- Discussion: (see: dynamic instability);
- type of non dissociative carpal instability;
- capitolunate joint has high potential for instability, since it is mainly stabilized only by radiocapitate ligament (and captiotriquetral ligament, to a lesser degree); (see wrist ligaments);
- may result from malreduced radial styloid frx, or any condition which shortens or reduces tension in the ligament;
- often results from severe dorsiflexion injury;
- ligamentous injury:
- see: ligaments of the wrist
- treatment involves stabilization of dorsal triquetro-hamate joint;
- note that there is anecdotal evidence that this treatment method will fail in patients w/ distal radial malunion;
- diff dx:
- distal radial malunion
- distal radial malunion w/ excessive dorsal tilt often leads to ulnar midcarpal instability;
- in the report by Taleisnik and Watson 1984, the average amount of dorsal tilt which caused significant symptoms was 23 deg, however, in one case a patient had symptoms w/ 8 deg of volar tilt;
- the most logical procedure is opening wedge osteotomy, which should normalize the carpal relationships;
- Kienbock's, scapholunate diastatsis, capitate frx, lunotriquetral diastasis;
- no VISI or DISI deformity should be present;
- Clinical Findings:
- patients may note wrist clicking and pain while lifting heavy objects;
- grasping in supination may provoke symptoms;
- symptoms may include tenderness over lunocapitate and triquetrohamate joints;
- the later is thought to be the more affected joint;
- painful audible snap often results from active ulnar deviation w/ forearm pronation;
- the flexion subluxation of the proximal carpal row causes the reduction clunk (proximal row extension) as the wrist moves into ulnar deviation;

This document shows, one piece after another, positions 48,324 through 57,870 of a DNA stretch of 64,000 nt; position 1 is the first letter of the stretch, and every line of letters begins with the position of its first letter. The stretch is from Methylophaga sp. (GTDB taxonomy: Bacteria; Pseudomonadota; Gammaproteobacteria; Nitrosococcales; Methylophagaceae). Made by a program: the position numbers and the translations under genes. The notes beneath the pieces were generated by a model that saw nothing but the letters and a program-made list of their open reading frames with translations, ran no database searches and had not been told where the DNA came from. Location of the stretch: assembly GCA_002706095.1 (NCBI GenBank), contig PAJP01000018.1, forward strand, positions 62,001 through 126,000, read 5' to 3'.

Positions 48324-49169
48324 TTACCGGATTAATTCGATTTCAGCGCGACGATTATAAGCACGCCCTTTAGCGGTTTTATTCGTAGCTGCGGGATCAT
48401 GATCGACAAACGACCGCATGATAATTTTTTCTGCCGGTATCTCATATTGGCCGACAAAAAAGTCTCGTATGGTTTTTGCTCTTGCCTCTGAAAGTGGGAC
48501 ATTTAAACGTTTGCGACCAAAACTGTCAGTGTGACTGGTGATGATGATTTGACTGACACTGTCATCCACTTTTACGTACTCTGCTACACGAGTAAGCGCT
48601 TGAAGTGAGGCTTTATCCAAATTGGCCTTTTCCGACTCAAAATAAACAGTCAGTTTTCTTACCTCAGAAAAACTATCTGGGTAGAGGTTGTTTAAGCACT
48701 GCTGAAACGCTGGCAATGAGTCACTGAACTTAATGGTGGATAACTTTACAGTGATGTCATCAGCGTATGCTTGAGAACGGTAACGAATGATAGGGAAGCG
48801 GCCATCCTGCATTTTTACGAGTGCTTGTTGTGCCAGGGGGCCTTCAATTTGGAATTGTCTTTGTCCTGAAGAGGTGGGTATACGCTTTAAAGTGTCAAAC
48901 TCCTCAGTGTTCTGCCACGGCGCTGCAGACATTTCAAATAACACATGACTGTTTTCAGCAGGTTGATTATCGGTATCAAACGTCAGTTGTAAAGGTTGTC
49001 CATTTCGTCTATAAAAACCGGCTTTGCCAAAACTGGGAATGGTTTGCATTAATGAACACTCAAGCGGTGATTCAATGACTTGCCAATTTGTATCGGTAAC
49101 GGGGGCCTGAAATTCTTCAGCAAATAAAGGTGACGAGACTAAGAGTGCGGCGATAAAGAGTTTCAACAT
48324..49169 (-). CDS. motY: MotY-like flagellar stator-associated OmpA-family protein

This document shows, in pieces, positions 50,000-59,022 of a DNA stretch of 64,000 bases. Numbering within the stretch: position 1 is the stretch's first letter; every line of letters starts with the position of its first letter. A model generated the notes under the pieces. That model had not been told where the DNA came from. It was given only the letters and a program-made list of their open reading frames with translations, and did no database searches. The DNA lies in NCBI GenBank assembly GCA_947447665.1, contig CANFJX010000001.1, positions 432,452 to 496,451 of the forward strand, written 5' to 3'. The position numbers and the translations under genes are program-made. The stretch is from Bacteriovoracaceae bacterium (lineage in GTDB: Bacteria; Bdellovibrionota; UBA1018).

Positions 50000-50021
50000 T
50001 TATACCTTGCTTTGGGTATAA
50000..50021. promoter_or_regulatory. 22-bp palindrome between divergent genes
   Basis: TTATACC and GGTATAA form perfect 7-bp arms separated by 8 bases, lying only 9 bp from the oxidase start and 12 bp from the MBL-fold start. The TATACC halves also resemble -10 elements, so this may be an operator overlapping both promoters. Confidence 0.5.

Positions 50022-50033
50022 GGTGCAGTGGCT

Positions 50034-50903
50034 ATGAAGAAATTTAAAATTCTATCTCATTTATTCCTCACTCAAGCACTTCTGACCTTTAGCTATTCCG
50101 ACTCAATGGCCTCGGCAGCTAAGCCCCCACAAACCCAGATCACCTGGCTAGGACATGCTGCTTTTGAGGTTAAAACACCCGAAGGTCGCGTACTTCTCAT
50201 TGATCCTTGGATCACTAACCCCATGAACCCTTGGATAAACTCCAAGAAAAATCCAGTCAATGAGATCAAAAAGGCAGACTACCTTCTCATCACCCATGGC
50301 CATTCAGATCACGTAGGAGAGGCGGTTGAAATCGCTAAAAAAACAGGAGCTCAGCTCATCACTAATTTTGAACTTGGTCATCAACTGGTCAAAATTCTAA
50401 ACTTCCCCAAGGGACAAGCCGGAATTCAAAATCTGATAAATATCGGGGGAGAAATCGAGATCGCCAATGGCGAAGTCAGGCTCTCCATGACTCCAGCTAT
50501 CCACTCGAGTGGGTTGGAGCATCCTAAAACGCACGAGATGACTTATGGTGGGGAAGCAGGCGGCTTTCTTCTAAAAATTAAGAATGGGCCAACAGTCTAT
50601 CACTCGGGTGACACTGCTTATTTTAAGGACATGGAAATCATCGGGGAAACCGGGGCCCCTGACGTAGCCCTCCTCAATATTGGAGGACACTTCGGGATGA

- some loss of palmar flexion is usually present;
- grip strength can be decreased by as much as 50%;
- ref: Quantitative assessment of the midcarpal shift test.
- PA View
- Radial Inclination
- Radial Length
- Lateral View
- Fat Pads (in the case of occult injury)
- Palmar Slope
- look for dorsal tilt of the lunate (DISI deformity);
- excessive dorsal tilt is associated w/ ulnar mid carpal instability;
- Ulnar Deviation Lateral View:
- normally ulnar deviation will cause the lunate to dorsiflex and shift volarly, and the radio-luno-capitate alignment resembles a DISI pattern
- volar shift of the lunate helps maintain the normal co-linear relationship of the radius and the capitate;
- w/ mid carpal ulnar instability, the lunate will dorsiflex, but will not have normal palmar translation;
- hence, the longitudinal axis of the capitate lies above the axis of the radius;
- this "zig zag" deformity would be expected to cause symptoms following distal radial fractures even if the loss of volar tilt was minimal;
- Stress Radiographs:
- dorsal capitate displacement apprehension test;
- surgeon uses flouroscopy to evaluate stressed lateral radiograph;
- grasp the distal radius so that it is well anchored;
- the surgeon then translates the capitate dorsally (and volarly) with the other hand;
- look for marked dorsal (or volar) shift of the capitate over the lunate
Midcarpal instability caused by malunited fractures of the distal radius.
Carpal Instability Non-Dissociative.
Ulnar midcarpal instability - clinical and laboratory analysis.
Post traumatic carpal instability.
Chronic capitolunate instability
Central Carpal Instability - Capitate Lunate Instability Pattern. Diagnosis by Dynamic Displacement. Lousi DS, et al. Orthopedics. 1984;7(11):1693-1696.
Palmar midcarpal instability: the results of treatment with 4-corner arthrodesis.
Original Text by Clifford R. Wheeless, III, MD.
Last updated by Data Trace Staff on Tuesday, August 7, 2012 2:48 pm